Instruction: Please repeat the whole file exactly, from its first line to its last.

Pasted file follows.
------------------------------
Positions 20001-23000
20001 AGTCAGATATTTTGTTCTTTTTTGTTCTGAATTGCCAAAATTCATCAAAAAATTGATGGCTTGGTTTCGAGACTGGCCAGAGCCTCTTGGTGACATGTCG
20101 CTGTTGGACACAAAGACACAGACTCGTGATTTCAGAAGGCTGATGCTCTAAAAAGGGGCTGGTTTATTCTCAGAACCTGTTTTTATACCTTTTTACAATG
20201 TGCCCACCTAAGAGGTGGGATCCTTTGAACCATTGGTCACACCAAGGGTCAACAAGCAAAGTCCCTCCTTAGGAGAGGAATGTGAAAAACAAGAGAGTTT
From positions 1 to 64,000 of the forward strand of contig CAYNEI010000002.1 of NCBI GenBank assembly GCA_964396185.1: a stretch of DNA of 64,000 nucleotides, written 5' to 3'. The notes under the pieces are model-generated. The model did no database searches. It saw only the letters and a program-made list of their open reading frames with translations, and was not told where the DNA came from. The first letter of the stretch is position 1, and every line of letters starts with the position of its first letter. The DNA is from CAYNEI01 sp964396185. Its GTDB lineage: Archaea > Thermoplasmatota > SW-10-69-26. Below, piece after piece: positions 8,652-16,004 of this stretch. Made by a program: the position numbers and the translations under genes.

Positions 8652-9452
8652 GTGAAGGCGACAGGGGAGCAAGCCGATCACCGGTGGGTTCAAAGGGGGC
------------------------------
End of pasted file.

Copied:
Positions 20001-23000
20001 AGTCAGATATTTTGTTCTTTTTTGTTCTGAATTGCCAAAATTCATCAAAAAATTGATGGCTTGGTTTCGAGACTGGCCAGAGCCTCTTGGTGACATGTCG
20101 CTGTTGGACACAAAGACACAGACTCGTGATTTCAGAAGGCTGATGCTCTAAAAAGGGGCTGGTTTATTCTCAGAACCTGTTTTTATACCTTTTTACAATG
20201 TGCCCACCTAAGAGGTGGGATCCTTTGAACCATTGGTCACACCAAGGGTCAACAAGCAAAGTCCCTCCTTAGGAGAGGAATGTGAAAAACAAGAGAGTTT
From positions 1 to 64,000 of the forward strand of contig CAYNEI010000002.1 of NCBI GenBank assembly GCA_964396185.1: a stretch of DNA of 64,000 nucleotides, written 5' to 3'. The notes under the pieces are model-generated. The model did no database searches. It saw only the letters and a program-made list of their open reading frames with translations, and was not told where the DNA came from. The first letter of the stretch is position 1, and every line of letters starts with the position of its first letter. The DNA is from CAYNEI01 sp964396185. Its GTDB lineage: Archaea > Thermoplasmatota > SW-10-69-26. Below, piece after piece: positions 8,652-16,004 of this stretch. Made by a program: the position numbers and the translations under genes.

Positions 8652-9452
8652 GTGAAGGCGACAGGGGAGCAAGCCGATCACCGGTGGGTTCAAAGGGGGC